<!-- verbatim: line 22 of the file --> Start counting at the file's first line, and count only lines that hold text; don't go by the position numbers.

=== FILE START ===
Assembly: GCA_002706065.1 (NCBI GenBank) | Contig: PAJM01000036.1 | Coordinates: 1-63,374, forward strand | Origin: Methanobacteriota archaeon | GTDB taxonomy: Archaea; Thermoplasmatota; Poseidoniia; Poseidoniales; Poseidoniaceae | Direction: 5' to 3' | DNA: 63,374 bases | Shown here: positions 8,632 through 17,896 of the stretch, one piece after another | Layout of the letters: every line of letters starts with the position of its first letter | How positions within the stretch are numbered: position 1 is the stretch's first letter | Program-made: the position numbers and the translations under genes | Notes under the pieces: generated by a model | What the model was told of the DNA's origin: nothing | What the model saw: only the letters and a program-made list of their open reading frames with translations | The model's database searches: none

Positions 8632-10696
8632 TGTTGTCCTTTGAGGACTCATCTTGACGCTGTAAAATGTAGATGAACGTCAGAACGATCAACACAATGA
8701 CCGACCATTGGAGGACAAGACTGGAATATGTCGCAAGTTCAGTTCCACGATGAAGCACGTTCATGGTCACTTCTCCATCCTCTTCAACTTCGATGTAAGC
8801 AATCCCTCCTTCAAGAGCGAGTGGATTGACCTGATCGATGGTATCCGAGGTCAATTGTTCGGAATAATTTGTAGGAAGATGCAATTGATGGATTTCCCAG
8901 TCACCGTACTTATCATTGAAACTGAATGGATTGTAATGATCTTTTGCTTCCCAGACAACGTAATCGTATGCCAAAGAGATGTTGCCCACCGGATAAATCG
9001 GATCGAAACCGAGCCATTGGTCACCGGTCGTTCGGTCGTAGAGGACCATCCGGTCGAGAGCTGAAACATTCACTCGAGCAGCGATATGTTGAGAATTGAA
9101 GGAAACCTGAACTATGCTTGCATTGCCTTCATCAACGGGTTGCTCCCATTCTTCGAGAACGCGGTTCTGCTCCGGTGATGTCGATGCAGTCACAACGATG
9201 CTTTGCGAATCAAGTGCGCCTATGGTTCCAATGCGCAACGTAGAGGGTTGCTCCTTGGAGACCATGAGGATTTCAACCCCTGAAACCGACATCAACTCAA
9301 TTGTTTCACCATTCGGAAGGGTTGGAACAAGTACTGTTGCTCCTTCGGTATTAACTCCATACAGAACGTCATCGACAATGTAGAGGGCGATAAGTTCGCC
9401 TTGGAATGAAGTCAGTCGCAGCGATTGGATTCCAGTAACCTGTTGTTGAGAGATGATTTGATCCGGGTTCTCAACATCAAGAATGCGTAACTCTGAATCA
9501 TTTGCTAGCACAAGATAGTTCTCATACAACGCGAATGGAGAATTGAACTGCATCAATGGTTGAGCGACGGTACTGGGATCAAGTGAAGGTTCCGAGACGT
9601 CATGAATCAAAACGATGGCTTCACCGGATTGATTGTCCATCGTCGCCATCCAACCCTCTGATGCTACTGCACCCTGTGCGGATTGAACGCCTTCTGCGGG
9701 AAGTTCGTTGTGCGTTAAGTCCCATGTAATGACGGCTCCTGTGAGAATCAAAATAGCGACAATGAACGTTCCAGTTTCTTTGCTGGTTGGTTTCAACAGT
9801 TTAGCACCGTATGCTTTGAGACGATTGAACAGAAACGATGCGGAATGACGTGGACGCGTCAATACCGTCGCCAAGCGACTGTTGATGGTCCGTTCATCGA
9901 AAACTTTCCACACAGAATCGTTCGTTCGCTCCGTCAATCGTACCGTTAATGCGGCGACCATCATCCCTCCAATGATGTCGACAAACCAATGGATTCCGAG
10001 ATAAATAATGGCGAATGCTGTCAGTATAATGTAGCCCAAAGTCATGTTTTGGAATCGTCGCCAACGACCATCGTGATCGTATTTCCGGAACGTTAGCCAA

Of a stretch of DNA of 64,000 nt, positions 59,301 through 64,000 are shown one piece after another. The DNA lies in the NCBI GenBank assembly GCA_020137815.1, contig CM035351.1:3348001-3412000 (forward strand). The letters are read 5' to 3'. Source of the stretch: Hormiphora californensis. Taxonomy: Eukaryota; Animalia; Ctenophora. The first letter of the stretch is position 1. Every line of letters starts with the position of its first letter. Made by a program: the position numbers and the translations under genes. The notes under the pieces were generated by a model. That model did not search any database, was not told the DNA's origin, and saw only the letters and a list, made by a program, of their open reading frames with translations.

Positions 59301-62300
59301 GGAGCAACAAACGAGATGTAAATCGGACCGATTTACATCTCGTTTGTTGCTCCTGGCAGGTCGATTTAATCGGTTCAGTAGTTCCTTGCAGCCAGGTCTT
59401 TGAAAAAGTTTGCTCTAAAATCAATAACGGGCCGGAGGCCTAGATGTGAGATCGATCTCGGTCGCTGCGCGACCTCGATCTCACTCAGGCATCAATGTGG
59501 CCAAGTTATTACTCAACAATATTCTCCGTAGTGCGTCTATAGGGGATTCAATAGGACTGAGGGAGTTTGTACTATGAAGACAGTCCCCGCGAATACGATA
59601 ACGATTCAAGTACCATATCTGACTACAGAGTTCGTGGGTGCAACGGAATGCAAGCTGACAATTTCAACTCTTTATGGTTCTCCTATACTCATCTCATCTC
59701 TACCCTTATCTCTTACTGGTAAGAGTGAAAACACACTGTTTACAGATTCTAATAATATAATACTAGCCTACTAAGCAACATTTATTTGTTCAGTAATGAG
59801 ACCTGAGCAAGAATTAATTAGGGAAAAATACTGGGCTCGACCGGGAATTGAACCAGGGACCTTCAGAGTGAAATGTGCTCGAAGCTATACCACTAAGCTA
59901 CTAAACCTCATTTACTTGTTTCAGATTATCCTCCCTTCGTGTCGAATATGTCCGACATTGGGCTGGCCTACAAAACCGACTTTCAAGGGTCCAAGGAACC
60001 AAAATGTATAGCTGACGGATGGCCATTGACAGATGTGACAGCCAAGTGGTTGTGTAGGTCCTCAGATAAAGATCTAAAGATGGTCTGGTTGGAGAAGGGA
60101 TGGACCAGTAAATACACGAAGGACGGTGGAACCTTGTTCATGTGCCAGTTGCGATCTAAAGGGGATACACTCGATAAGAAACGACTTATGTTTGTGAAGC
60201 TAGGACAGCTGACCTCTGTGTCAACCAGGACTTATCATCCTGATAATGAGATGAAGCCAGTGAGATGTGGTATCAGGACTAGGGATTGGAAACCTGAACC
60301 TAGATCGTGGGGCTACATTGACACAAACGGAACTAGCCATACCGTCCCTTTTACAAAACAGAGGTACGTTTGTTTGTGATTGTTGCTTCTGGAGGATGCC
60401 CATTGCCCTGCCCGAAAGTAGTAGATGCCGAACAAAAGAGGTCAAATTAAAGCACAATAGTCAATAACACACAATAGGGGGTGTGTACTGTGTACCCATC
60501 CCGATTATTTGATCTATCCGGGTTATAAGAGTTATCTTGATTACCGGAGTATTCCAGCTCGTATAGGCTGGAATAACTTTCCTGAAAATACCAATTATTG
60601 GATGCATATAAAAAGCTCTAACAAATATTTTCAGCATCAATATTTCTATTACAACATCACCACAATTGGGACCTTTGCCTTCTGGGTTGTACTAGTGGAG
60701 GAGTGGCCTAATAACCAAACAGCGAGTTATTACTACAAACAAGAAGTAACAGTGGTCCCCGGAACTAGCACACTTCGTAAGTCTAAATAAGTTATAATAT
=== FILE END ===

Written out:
59501 CCAAGTTATTACTCAACAATATTCTCCGTAGTGCGTCTATAGGGGATTCAATAGGACTGAGGGAGTTTGTACTATGAAGACAGTCCCCGCGAATACGATA